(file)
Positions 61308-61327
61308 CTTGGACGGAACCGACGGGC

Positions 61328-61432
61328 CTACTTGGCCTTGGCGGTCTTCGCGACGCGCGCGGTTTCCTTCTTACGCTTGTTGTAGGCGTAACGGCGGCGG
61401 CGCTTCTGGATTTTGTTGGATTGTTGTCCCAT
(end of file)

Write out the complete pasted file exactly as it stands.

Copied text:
Positions 61308-61327
61308 CTTGGACGGAACCGACGGGC

Positions 61328-61432
61328 CTACTTGGCCTTGGCGGTCTTCGCGACGCGCGCGGTTTCCTTCTTACGCTTGTTGTAGGCGTAACGGCGGCGG
61401 CGCTTCTGGATTTTGTTGGATTGTTGTCCCAT